Effective Endowment Governance: What Savvy Nonprofits Are Doing



In this paper, we share some useful pointers on governance to help nonprofits enhance oversight of their investment portfolios and perform this role with distinction. Our comments are based on participating in hundreds of meetings with nonprofit Investment Committees who oversee portfolios ranging from $25 million to over$1 billion. From these meetings, we have developed a keen appreciation for governance “best practices organizations fulfill critical roles in our communities. Therefore, protecting endowments to support program spending is an absolute operational imperative. Additionally, increasingly dynamic global capital markets and more complex investment strategies make endowment management more challenging than ever. Accordingly, savvy nonprofits recognize the need to strengthen endowment governance to mitigate drawdown—the permanent loss of endowment capital—from a dramatically risky investment world.

Ultimately, every nonprofit Board has a fiduciary responsibility to manage endowment assets prudently, so regardless of whether a nonprofit self-invests or utilizes outside advisors, proper governance principles help ensure Board alignment with state and national regulatory expectations (i.e. Uniform Prudent Management of Institutional Funds Act1).

We believe that the “Endowment Model”—a collection of investable assets diversified across different global asset classes to meet the intersection of a nonprofit’s spending needs, risk, and return objectives—remains the optimum strategic construct to invest. Its application alone does not assure successful outcomes. We contend that sound endowment governance practiced by nonprofit Boards shares equal importance with asset allocation and investment selection.

Below we provide several ideas to help Boards practice “governance with distinction” with particular emphasis on the roles, responsibilities, and best practices.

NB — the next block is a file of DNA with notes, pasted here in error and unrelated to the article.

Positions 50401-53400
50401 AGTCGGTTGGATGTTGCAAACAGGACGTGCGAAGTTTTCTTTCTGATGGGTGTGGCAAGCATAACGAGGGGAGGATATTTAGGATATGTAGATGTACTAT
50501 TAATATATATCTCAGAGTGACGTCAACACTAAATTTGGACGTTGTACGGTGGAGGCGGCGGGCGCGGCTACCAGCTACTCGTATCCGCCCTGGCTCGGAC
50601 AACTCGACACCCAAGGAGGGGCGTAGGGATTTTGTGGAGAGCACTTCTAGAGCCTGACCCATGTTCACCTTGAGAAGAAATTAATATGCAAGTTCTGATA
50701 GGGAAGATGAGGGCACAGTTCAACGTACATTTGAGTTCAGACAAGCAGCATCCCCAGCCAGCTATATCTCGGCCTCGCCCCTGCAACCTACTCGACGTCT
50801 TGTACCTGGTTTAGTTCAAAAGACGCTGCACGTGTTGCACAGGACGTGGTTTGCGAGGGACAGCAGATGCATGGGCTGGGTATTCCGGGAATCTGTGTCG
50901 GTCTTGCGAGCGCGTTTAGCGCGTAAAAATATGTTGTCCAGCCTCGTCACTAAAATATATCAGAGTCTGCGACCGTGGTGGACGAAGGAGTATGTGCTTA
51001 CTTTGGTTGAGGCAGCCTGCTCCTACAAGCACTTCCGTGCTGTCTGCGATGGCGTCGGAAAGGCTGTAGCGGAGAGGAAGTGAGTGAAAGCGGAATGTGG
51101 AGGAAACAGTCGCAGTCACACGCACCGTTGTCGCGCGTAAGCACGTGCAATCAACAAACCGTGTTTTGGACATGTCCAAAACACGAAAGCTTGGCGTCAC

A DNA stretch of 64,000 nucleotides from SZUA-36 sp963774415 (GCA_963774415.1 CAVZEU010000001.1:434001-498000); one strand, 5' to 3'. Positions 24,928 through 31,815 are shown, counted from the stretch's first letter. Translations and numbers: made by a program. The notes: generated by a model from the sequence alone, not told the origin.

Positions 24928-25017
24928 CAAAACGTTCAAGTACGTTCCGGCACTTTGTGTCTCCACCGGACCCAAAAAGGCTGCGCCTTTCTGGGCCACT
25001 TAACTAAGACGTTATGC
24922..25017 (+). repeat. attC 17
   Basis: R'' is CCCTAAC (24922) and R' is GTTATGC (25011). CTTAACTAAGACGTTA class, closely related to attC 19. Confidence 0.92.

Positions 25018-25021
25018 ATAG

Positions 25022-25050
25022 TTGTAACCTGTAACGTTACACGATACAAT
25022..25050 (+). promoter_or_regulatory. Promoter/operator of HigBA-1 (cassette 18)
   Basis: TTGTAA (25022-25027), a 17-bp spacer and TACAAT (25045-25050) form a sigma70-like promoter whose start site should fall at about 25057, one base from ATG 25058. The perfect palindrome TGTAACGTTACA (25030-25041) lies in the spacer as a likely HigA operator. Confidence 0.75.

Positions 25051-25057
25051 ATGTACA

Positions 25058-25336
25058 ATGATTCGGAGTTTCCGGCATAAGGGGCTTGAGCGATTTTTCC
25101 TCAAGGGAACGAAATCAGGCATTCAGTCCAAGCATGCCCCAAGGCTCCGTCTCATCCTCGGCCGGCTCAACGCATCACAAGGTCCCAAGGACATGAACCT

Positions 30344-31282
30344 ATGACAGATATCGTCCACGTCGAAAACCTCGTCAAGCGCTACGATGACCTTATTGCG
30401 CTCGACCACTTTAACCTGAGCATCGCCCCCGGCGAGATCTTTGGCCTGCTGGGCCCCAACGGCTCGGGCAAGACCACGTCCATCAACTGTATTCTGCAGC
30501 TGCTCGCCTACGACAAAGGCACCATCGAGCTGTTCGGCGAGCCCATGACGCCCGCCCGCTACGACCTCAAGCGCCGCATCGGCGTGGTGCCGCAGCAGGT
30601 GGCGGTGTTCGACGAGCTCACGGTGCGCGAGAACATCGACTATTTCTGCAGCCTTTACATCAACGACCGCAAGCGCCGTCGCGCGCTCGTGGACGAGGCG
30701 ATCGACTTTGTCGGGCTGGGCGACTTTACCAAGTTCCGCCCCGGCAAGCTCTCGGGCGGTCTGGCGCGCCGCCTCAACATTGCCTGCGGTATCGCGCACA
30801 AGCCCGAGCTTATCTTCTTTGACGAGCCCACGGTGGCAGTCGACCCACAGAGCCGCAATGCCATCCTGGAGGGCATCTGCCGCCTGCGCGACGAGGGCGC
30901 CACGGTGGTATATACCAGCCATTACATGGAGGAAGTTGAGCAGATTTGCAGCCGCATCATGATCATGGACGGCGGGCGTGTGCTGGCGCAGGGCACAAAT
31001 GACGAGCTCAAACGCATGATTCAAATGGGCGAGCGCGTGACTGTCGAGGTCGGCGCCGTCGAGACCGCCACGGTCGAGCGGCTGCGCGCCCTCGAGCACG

This communication is intended solely to provide general information. The information and opinions stated may change without notice. The information and opinions do not represent a complete analysis of every material fact regarding any market, industry, sector or security. Statements of fact have been obtained from sources deemed reliable, but no representation is made as to their completeness or accuracy. The opinions expressed are not intended as individual investment, tax or estate planning advice or as a recommendation of any particular security, strategy or investment product. Please consult your personal advisor to determine whether this information may be appropriate for you. This information is provided solely for insight into our general management philosophy and process. Historical performance does not guarantee future results and results may differ over future time periods.

IRS Circular 230 Notice: Pursuant to relevant U.S. Treasury regulations, we inform you that any tax advice contained in this communication is not intended or written to be used, and cannot be used, for the purpose of (i) avoiding penalties under the Internal Revenue Code or (ii) promoting, marketing or recommending to another party any transaction or matter addressed herein. You should seek advice based on your particular circumstances from your tax advisor.


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